‘It is very easy for someone to look at someone like Rio Ferdinand and say, “You get paid all the money in the world, you are a successful footballer, you have fast cars.” But at the end of the day his wife was snatched from him at an early stage of his life with her. So of course he is going to suffer, it doesn’t matter if he has an amazing job.’

The prince said the ‘key message’ is that ‘anyone can suffer from mental health problems, whether you’re a member of the Royal Family, whether you’re a soldier, whether you’re a sports star, whether you’re a team sport, individual sport, whether you’re a white van driver, whether you’re a mother, father, a child, it doesn’t really matter. What you’ve had to go through in your day, week, year, (the) experience you’ve had – whether it’s losing a parent, whether it’s depression, whether it’s anxiety, whatever it is – you are actually unbelievably similar to each other in the way you have to deal with it.’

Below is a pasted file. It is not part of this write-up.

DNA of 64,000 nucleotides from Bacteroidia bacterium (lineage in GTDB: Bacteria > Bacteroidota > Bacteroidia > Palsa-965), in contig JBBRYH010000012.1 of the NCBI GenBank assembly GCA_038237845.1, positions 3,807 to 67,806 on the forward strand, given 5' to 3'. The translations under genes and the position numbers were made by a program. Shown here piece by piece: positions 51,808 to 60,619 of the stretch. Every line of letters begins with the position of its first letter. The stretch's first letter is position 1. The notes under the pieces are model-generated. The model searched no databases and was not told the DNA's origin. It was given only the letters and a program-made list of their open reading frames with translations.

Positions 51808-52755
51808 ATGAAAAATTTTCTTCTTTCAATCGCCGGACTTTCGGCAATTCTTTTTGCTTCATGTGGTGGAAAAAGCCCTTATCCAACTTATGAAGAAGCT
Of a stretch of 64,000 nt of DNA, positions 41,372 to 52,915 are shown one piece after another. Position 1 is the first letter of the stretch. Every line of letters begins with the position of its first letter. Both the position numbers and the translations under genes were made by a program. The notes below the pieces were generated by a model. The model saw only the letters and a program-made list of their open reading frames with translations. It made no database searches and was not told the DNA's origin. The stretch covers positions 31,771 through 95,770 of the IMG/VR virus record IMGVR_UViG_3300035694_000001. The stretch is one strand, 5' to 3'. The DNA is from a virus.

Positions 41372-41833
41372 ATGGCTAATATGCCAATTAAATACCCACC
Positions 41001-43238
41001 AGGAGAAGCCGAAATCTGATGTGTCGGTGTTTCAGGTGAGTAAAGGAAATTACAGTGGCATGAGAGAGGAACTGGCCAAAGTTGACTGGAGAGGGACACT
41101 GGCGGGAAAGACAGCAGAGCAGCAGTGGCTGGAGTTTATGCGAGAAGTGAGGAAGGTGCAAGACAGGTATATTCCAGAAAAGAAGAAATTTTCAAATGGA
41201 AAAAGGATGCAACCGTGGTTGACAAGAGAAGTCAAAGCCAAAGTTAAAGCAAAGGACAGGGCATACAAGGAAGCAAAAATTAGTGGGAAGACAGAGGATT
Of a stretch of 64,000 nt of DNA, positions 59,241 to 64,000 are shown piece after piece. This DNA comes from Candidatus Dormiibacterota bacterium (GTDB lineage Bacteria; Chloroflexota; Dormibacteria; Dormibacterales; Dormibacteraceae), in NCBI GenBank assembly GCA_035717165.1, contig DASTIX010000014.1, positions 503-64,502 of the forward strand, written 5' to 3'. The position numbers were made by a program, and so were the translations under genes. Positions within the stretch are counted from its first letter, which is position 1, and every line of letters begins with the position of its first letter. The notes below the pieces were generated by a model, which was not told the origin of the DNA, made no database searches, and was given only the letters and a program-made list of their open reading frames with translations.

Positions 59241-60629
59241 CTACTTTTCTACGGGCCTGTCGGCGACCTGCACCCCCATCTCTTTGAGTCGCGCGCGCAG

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“Kristen Stewart & Alicia Cargile had a little public makeout session” links

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Kristen Stewart made out with Alicia Cargile.

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‘Ghostbusters’ opened at the box office with $46 million: did you love it or hate it?